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Promoting global health transdisciplinary research for planetary health: Towards achieving the 2030 Agenda for Sustainable Development

Long Tam Pham1, Pankaj Kumar2, Wirawan Dony Dahana1, Duc Hong Nguyen3

1 Graduate School of Economics, Osaka University, Osaka, Japan
2 Adaptation and Water, Institute for Global Environmental Strategies, Kanagawa, Japan
3 Department of Water Engineering, College of Environment and Natural Resources, Can Tho University, Can Tho, Vietnam

DOI: 10.7189/jogh.13.03007


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Transdisciplinary research is a type of research that involves the collaboration and integration of multiple disciplines and sectors to address complex and multifaceted problems [1]. In the context of global health, transdisciplinary research is taking control since most of the planet’s challenges, such as climate change, environmental degradation, and pandemics, are profoundly interconnected; and thus, a holistic approach is needed [2].

To address global health related issues, a few holistic and multidisciplinary approaches are available among which One Health, EcoHealth, and Planetary Health are the most popular ideas at present [3]. As they all support the basic presumption that humans and other living animals share the same planet and face the same environmental issues, all techniques and methodological approaches to achieve final goal may seem interchangeable. However, the newly coined term “Planetary Health” has revolutionized the subject orientation.

At the beginning, defined as “the collaborative effort of multiple health science professions, together with their related disciplines and institutions” at various scales, One Health prioritizes “the optimal health for people, domestic animals, wildlife, plants, and our environment” [3]. This concept plays as a ground-breaking step to consider not only human beings but also other living species as “One”, that equally needs to be protected. In March 2009, a technical meeting “One World, One Health™: From Ideas to Action” was organized by the Public Health Agency of Canada, to further discuss the key frameworks and recommendations to advance the concepts of One Health, particularly reducing risks of infectious diseases at the Animal-Human-Ecosystems interface. On the other hand, EcoHealth encompasses the well-being of people, animals, and ecosystems, socioeconomic stability, and environmental sustainability. Waltner-Toews suggested that EcoHealth’s ultimate goals are “sustainable human and animal health and well-being through healthier ecosystems” [4]. Commitment to nurture the health of humans, animals, and ecosystems and to explore the inextricable linkages between the health of all species and their environments is clearly stated in EcoHealth journal. In that way, Planetary Health is distinctively seen as shifting the focus on human being rather than all species sharing the same rights [5]. This approach is anthropocentric and focuses primarily on human health. Planetary Health is defined as the premium level of health, well-being and equity standards attained through political, economic and social systems development in human society that shapes “the future of humanity and the Earth’s natural systems that define the safe environmental limits within which humanity can flourish” [6].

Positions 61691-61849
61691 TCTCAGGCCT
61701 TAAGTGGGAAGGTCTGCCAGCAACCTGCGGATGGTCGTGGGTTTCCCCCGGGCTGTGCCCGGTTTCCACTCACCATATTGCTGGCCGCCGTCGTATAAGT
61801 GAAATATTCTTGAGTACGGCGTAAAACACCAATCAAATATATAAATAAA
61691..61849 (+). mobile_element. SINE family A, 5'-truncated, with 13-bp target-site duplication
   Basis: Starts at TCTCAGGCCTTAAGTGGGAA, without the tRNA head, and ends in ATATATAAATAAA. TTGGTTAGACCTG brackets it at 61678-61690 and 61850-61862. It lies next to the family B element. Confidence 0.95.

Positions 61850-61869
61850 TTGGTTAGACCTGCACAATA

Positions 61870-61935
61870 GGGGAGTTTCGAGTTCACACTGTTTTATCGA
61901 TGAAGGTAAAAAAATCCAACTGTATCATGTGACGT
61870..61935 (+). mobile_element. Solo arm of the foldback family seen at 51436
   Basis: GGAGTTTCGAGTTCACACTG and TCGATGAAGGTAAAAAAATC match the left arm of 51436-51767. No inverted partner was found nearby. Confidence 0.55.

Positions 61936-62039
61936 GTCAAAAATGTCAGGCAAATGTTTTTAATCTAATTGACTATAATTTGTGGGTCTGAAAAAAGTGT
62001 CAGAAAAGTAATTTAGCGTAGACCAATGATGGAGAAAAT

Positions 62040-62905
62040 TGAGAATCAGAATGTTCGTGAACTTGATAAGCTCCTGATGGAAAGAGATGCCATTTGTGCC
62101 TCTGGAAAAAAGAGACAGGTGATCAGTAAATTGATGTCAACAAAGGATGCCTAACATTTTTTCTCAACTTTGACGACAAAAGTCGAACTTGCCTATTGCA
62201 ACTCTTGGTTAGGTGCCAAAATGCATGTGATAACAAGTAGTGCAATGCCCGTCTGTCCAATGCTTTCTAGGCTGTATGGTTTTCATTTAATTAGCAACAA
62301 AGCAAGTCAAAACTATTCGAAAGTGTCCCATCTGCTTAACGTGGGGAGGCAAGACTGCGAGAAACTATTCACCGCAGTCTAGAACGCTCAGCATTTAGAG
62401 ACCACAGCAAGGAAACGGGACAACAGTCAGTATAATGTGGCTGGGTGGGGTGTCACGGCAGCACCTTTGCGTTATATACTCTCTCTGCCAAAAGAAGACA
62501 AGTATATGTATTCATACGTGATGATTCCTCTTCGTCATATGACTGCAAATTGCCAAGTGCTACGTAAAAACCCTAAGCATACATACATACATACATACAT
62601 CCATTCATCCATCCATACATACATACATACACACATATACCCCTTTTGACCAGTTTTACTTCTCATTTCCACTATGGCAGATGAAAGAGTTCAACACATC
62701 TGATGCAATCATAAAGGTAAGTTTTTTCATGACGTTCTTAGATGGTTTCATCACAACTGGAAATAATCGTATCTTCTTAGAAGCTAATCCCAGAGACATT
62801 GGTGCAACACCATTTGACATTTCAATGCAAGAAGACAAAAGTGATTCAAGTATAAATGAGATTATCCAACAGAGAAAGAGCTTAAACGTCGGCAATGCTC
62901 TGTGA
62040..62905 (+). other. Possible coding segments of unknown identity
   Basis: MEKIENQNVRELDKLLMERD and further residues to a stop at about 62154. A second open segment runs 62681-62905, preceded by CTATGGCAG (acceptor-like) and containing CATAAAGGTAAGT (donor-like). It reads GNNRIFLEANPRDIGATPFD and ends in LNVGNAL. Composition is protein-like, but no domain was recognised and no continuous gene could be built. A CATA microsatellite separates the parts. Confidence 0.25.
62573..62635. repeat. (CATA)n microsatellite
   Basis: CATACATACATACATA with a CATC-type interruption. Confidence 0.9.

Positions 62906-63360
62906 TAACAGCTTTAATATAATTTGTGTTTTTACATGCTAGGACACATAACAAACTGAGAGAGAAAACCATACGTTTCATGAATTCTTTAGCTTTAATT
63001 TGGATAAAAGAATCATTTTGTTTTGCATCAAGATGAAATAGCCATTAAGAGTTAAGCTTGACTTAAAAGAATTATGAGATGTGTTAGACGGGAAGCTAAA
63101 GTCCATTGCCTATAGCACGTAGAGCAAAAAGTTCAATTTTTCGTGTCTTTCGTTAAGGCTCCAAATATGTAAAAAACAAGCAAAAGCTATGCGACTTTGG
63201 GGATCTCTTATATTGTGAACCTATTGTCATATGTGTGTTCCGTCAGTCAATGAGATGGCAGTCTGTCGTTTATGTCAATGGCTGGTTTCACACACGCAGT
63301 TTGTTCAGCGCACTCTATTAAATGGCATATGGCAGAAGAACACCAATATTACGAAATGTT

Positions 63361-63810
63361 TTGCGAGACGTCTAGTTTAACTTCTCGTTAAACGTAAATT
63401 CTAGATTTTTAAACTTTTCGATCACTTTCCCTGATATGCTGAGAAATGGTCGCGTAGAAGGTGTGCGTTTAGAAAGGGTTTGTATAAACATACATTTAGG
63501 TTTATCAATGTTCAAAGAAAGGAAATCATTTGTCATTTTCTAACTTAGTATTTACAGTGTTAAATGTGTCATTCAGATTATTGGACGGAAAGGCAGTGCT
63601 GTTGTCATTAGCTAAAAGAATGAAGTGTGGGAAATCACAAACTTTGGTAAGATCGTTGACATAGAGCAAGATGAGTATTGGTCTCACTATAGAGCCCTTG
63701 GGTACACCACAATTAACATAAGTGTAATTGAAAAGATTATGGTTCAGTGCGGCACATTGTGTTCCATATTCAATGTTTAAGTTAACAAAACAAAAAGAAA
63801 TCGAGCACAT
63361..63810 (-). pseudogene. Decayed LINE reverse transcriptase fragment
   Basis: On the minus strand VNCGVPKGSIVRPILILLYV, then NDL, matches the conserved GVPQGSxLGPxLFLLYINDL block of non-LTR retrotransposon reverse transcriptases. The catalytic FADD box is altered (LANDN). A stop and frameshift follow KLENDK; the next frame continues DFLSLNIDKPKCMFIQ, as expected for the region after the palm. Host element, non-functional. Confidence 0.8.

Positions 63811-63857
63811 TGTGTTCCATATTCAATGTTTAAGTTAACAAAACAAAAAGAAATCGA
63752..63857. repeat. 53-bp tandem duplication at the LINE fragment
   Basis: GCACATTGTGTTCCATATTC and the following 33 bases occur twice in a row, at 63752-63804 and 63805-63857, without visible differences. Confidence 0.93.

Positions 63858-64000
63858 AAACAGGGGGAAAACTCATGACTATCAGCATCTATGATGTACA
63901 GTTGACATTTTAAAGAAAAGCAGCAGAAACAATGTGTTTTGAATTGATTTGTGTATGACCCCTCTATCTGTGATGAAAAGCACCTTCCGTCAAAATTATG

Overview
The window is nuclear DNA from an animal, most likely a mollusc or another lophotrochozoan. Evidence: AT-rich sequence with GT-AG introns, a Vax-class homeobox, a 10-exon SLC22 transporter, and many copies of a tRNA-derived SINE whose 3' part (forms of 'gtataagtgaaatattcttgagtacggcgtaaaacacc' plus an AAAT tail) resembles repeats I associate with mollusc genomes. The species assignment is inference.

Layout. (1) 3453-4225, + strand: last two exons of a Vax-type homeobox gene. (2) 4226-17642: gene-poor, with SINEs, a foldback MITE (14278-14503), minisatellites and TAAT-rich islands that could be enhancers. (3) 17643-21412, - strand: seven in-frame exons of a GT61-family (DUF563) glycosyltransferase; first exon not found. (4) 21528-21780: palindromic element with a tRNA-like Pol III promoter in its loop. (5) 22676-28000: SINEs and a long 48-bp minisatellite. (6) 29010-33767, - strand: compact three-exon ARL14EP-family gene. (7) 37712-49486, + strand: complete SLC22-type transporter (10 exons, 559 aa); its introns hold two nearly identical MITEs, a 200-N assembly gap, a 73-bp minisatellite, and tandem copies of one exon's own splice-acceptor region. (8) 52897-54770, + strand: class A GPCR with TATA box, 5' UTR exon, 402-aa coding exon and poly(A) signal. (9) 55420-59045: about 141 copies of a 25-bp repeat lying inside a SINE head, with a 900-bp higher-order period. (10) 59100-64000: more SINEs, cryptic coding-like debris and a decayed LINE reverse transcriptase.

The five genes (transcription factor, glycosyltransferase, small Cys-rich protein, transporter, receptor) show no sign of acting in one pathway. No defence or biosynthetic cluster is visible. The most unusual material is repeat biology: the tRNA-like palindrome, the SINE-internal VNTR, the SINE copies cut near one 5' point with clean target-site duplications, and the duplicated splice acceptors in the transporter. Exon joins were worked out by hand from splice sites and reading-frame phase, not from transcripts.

In comparison, One Health, which originated from the field of veterinary medicine, recognizes the interdependence between human, animal, and environmental health. It emphasizes the need for collaboration between different sectors, such as human medicine, veterinary medicine, and environmental science, in order to effectively address health issues that impact multiple domains [7]. Planetary Health, on the other hand, takes a more holistic view, recognizing the interconnections between human health and the health of the entire planet. It seeks to understand and address the impacts of environmental and societal factors on human health, and to find ways to sustainably protect and improve the health of both humans and the planet. While both approaches recognize the importance of interdisciplinary / transdisciplinary collaboration and the need to address health issues at multiple scales, One Health tends to focus more on the direct impacts of animal and environmental health on human health, while Planetary Health takes a broader view, as it involves examining the interconnectedness of human health and the health of natural systems, and how changes in one can affect the other. Planetary Health is a relatively new field, but it has gained increasing attention in recent years as the consequences of climate change, pollution, pandemics, and other environmental problems have become more apparent. Planetary Health aims to understand these issues and find ways to protect and preserve the planet, while also improve human health and well-being. This requires a holistic and interdisciplinary approach involving scientists, policymakers, and other stakeholders from various fields, including public health, environmental science, economics, and more.

Although the concept of Planetary Health has been widely accepted, empirical studies to validate this idea are very few since it is considered as a new science. One example of transdisciplinary research in the field of Planetary Health is the study of the impact of climate change on human health [8]. This research involves integrating knowledge from fields such as climatology, public health, economics, and policy to understand the complex mechanisms through which climate change affects human health and to develop strategies for mitigating and adapting to these impacts. This approach also shows scopes that may not fully addressed within the boundary of One Health. One Health approach may consider the direct impacts of climate change on animal and environmental health and how those impacts may subsequently affect human health in an “one way interaction”, which is cause-and-effect perspective [9], where interaction between different sectors (water, agriculture, food, land, climate etc.) may be unnoticed and hence the magnitude, direction and pattern of these impacts on both human and earth system. Planetary Health approach, on the other hand, considers the long-term consequences of all direct and indirect drivers like climate change, land use changes etc., on global health such as food and water security, and the implications for human health, in which the nexus between related these matters were also taken into account. These more complex and indirect connections between climate change and human health may be less within the scope of One Health, which tends to focus more on the direct links between animal, environmental, and human health. Thus, Planetary Health is closer to the field of sustainability, where the needs of future generation are deliberated as a focal point, as consideration of the impact throughout time is essentially prioritized.